The story behind a famous photograph of an ejection from a Lightning. The photograph was taken by Jim Meads on 13 September 1962. It was published in newspapers all around the world at the time and, as it was so widely seen, it naturally caught the attention of manufacturer Martin-Baker.

English Electric Lightning:Eject! Eject!

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Photo Of The Day

This legendary 1973 photo by Bob Gruen of Led Zeppelin standing in front of their own ‚ÄúLed Zeppelin Airplane‚ÄĚ helped make the band bigger than life.

This legendary 1973 photo by Bob Gruen of Led Zeppelin standing in front of their own ‚ÄúLed Zeppelin Airplane‚ÄĚ helped make the band bigger than life.

‚ÄúThe Starship‚ÄĚ

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Herald now writing stories from plane spotters

So it looks like the Herald is taking uncorroborated panic stories off plane-spotters now?

An airliner about to land at Auckland Airport climbed sharply to avoid a potential collision with another plane taking off at the other end of the runway.

“It climbed like a bloody blizzard and the other plane was nose up and was taking off too,” said a witness to the manoeuvre, which the Airways Corporation and Air New Zealand are putting down to standard procedure.

The man, who did not want to be named, was parked at a lookout near the airport just after 6pm on Monday while waiting to watch a giant Airbus 380 take off.

Ahead of it in a taxiway queue was a 171-seat Air New Zealand Airbus 320 due to fly to Christchurch, while another of the airline’s A320s was on its descent from the east, flying in from Adelaide.

“You could see this plane coming in to land – it would have been between the [Southwestern] motorway and the end of the runway – then suddenly the other A320 just moved out into the runway,” the witness said.

“I thought, ‘that’s close’, but it just paused on the end of the runway – for about 10 seconds. Then it just gasses and starts rolling down the runway to takeoff speed.”

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What a waste of money and all for nothing

Australia has outspent everyone else in the fruitless search for MH370. And it is all for nothing with everyone being no closer now to finding the aircraft than at the start of the whole bizarre episode.

Conspiracy theories aside, basically the plane is gone, the passengers and crew are all dead, there is little point in trying to find it now.

The Malaysian Government has revealed it has spent just a fraction of what Australia has paid in the search for missing flight MH370, as officials from both countries prepare to meet to discuss the next phase of the mission.

Officials from Malaysia yesterday held talks in Canberra, including discussions around funding for the operation. The Australian Government has set aside almost A$90 million ($99 million) for the search.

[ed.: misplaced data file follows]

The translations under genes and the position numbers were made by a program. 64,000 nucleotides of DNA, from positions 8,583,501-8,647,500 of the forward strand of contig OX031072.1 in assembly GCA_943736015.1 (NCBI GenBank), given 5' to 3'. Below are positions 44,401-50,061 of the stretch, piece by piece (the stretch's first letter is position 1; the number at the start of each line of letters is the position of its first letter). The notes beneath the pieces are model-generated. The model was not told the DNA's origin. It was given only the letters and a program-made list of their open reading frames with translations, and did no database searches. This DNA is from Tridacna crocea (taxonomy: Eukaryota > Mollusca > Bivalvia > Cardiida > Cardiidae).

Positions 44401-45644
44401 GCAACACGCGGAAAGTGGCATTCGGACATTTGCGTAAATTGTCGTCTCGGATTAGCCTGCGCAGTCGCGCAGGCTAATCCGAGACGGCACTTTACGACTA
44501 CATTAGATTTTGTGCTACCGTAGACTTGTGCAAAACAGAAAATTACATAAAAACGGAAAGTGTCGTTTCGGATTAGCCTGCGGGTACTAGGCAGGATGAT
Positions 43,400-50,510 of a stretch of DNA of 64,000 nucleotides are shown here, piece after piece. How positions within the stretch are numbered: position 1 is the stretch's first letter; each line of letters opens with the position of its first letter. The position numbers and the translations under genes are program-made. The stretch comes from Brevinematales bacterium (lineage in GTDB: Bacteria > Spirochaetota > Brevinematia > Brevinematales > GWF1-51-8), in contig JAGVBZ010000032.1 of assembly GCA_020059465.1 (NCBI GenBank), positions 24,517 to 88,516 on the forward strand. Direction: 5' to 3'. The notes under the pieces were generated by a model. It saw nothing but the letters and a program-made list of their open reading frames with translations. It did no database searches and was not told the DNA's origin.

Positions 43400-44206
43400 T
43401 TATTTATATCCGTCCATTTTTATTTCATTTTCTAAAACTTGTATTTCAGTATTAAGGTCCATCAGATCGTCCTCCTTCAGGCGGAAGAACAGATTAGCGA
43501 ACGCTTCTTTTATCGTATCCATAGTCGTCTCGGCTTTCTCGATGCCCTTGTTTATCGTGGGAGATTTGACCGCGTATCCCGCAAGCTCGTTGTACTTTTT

The head of the joint task force charged with finding MH370, Angus Houston, said yesterday that discussions around the next phase of the search included negotiations with Malaysia over the cost of the search.

“The Government has allocated A$89.9 million. I think about A$25 million of that is to go to the defence force for the visual search they conducted,” the former defence force chief said. “There’s another A$60 million that’s been allocated for the underwater search. That money has been allocated but we’re still to crunch, or still to negotiate the burden-sharing with, for example, Malaysia.”

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Apparently it is because of Climate Change that the search for MH370 took so long

No I’m not kidding, the same folks who contributed to the Ship of Fools debacle are now spinning that the slow recovery operations in the southern Indian Ocean is because of climate change and searches in coming years for planes that set down in the ocean down there (so far only the one) will be harder to find because of climate change.

James Delingpole explains at Breitbart London.

The answer to that one is a big “no” by the way, but that certainly hasn’t stopped the usual green suspects trying to shoehorn the Malaysian tragedy into their grand universal theory of everything.

Here’s how an enterprising environmental reporter has managed it¬†at¬†Mother Jones:

Scientists say man-made climate change has fundamentally altered the currents of the vast, deep oceans where investigators are currently scouring for the missing Malaysian Airlines flight, setting a complex stage for the ongoing search for MH370. If the Boeing 777 did plunge into the ocean somewhere in the vicinity of where the Indian Ocean meets the Southern Ocean, the location where its debris finally ends up, if found at all, may be vastly different from where investigators could have anticipated 30 years ago.

Possibly there’s a bait and switch operation going on here. None of the three scientists quoted in the article makes mention of plane debris: they just talk about the changing nature of recent patterns in the Southern Oceans which, almost inevitably, they ascribe to man-made climate change and which they insist is a cause for great concern.¬† Read more »